PLEASE, be different, be yourself, don’t be pressured into being someone you’re not, or growing up too fast. Self-expression should be celebrated and the old stigmas of times gone past are being broken down, stand with us and be buoyant about the progression we’re making as a people..

..unless you’re at Wimbledon, or a young Australian tennis player.

Wowee, wasn’t that a fun week for the men’s game in this country? Two of our most promising sportsmen lambasted, beaten from pillar to post, insert many more clichéd sporting analogies about archaic violent discipline here.

Upfront let’s not call the boys angels, I don’t think anyone would say that (Anthony Mundine might, sure).

No-one in the slightest would be so approving of Bernie’s public disapproval of Tennis Australia, no matter the real story behind closed doors there’s better ways. And no-one really likes Nick’s petulance towards court officialdom; again, there are certain expectations around respect and sportsmanship.

But the response from all the experts, the pubic, even the Minster for Multiculturalism and Cultural Diversity Dawn Fraser, really?

Talk of Davis Cup bans, even just general pro-circuit suspensions, the boys should lose their sponsorships, they’re less marketable now than a Greek bank, they’re brats, ignorant, disrespectful, borderline national disgraces who we are equally ashamed, disapproving and distancing ourselves from.

Well that’s fair enough I suppose, because we are all so perfect in our lives, and for those particularly interested in tennis we never really liked the flamboyance of a John McEnroe or Henri Leconte.

No, not at all, more robots and dull personalities please, imagine for a second being stuck in a lift with Andy Murray, you’d take the stairs for the rest of your life just to 100% rule out it ever happening.

Let’s tick off Tomic first, given he has ticked off the nation, again.

And this is possibly a devil’s advocate view, but we should in the least avail ourselves to it.

Bernard is 22, born to a Croatian father and Bosnian mother who fled their country before things got really hot, spent some time in Germany where Bernie was born before migrating to Queensland.

Lleyton Hewitt aside Australian tennis was so on the nose ten years ago we were five minutes from some federal politician calling for a Royal Commission.

A sport we’ve dominated for years, with names like Laver, Rosewall, Newcombe, Rafter and we found our Davis Cup teams losing to Gibraltar and whoever else got a tennis racquet for Christmas.

Tomic first came on our radar at aged 12. Bang!, the media jumped on him and saw him as the saviour, the prodigal son, he would win the grand slams we long yearned for.

At aged 12? He’s only a couple years past getting his pen license and he’s already on a pedestal.

Combine this pressure, this long wait, the rising expectations with a clearly, well, ‘passionate and slightly ill-informed’ father ruling his life, no wonder he has clunky moment after clunky moment.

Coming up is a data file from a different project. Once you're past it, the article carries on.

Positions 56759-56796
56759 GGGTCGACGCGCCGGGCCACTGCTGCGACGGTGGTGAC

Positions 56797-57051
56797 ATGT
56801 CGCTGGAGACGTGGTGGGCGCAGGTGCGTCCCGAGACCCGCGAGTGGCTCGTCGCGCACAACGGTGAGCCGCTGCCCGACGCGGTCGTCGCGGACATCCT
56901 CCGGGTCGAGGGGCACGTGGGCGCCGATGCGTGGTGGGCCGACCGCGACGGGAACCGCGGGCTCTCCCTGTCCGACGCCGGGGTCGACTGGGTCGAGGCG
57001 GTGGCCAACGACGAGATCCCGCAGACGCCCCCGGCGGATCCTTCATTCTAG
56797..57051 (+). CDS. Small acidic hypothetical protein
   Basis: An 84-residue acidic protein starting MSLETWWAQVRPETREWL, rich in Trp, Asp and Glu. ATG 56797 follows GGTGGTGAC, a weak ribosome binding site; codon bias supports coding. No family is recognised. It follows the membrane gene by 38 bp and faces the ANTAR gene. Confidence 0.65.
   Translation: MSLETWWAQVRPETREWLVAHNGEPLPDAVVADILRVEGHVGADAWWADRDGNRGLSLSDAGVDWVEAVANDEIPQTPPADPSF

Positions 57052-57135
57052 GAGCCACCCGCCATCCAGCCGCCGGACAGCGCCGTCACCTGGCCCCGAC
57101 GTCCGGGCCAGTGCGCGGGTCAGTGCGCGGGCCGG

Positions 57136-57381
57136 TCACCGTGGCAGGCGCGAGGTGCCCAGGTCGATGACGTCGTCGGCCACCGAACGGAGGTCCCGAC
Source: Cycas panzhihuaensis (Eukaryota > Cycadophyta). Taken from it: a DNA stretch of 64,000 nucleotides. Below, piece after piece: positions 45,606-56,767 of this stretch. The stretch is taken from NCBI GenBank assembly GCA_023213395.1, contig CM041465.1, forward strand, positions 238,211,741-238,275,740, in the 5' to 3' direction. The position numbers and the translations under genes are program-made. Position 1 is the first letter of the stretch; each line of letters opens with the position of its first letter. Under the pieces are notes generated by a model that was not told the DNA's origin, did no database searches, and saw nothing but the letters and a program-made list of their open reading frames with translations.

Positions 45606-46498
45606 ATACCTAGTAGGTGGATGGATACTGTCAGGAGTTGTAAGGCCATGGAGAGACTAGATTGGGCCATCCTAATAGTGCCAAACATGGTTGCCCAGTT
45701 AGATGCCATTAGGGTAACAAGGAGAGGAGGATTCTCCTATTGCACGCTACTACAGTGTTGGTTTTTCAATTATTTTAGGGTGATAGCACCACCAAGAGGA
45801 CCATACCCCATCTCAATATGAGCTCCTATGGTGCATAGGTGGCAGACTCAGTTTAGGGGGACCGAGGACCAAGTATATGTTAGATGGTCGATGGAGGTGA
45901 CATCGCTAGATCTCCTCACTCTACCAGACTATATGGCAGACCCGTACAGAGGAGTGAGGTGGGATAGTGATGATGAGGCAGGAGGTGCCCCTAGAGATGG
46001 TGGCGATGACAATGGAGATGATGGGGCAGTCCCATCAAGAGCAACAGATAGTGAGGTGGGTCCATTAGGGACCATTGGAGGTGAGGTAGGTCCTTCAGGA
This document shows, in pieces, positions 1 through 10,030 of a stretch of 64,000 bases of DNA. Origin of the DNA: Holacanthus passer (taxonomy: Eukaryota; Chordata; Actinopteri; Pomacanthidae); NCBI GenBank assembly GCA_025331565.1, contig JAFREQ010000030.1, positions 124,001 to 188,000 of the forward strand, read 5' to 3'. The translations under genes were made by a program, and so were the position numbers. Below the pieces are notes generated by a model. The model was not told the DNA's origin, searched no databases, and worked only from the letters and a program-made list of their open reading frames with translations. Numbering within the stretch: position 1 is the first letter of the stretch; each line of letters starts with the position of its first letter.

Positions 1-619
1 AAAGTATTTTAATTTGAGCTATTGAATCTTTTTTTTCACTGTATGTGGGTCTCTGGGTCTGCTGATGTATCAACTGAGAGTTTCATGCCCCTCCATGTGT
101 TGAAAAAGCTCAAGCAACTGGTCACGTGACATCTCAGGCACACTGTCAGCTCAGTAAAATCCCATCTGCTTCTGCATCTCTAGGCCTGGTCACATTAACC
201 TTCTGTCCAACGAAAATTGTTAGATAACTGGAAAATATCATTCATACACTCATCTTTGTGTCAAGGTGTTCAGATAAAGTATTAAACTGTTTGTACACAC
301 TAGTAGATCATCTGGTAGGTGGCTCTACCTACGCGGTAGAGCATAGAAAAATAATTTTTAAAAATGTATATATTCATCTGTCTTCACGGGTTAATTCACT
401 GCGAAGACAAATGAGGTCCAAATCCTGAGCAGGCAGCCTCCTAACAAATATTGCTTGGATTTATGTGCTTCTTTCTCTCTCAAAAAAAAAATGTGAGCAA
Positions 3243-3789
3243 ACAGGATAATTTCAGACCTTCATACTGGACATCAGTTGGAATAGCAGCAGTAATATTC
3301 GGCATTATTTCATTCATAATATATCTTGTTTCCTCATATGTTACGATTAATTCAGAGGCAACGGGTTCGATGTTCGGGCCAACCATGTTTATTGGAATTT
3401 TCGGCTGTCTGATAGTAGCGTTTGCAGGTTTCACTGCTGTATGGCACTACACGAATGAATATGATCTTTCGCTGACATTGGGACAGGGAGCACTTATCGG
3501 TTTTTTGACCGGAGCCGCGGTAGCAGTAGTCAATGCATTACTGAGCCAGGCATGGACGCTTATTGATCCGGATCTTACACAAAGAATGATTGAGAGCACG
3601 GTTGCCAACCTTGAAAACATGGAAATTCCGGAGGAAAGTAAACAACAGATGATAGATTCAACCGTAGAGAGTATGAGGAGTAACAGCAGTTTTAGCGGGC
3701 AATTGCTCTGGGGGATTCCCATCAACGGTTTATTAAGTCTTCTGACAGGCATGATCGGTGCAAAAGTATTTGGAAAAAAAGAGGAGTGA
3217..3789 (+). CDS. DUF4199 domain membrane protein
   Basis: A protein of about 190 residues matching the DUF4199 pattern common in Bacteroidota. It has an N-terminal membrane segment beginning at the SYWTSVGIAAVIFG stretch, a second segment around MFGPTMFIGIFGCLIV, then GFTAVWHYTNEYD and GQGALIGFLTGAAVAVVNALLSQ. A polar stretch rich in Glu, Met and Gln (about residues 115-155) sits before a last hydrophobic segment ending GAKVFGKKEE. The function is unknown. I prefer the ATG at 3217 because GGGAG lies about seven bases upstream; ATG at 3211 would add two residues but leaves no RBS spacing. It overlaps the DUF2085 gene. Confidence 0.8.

The staggering thing is that when Bernie had a go at Tennis Australia mid-week, there’s probably some truth to it in the background. Alas his execution of airing those concerns and any validity in the story gets overlooked.

He is definitely a slow maturer, his level of performance hasn’t been there and he too has been accused of tanking. He is now a bonafide top 30 player in the world, no whiff of tanking for ages and he is genuinely on the rise.

How far he’ll go will inevitably rest on the relationship with his father (and a big hello to Jelena Dokic), and that’s unfortunately a very sad thing.

As for Nick, wasn’t he our golden boy five minutes ago, based on the perception he was more talented than Tomic with half the other rubbish? Or where we wearing our rose-coloured glasses again?

Let’s rattle these off, starting with his personality. He has a joke with the crowd, he doesn’t take himself so seriously (big cheerio to Andy Murray), he had such an interaction with a member of the audience he found him post-match for a selfie. And he is 20.

He is 20. He is a young, talented individual who is enjoying being in the spotlight and making you smile. He attracts the massive crowds and for all the right reasons. You see a brilliant tennis talent who will take you along for the ride, how good?

Ok, so he gets grumpy. He is 20. We’re lucky he doesn’t partake in golf weekends with Karmichael Hunt, let’s be real about it.

And sure, he didn’t give a yelp for four points in the second set against Richard Gasquet. The naysayers and the chest-beaters won’t be telling you that if he really was into tanking, explain the comeback from two sets to love down to really rather impressively take the third set and come ever so close to pushing it into a fifth?

The world’s best player, Roger Federer, didn’t just excuse the tactic but said he does it as well. Well, what do you know?

Further, Richard Gasquet is a fair player in good form, he is taking on world number one Novak Djokovic in the semi-finals so in terms of overall performance, not a bad campaign for Kyrgios at the age of 20.

And let’s be even more honest, you reckon Beats by Dre are going to withdraw their support? Whether you like it or not his marketability probably increases, by accident, once again. Stiff cheddar.

He had an indifferent day in what’s been a wonderful start to what will be a huge career – sincere apologies for the balanced view, clearly many out there will find that difficult (you still with us Dawn?).

Nick, Bernie, and don’t forget Thanasi, are three very young men, who aren’t perfect, aren’t fully grown up yet, but if we’re to shamelessly revel in their inevitable successes to come we need to be balanced, realistic and supportive of their careers now.


Please enter your comment!
Please enter your name here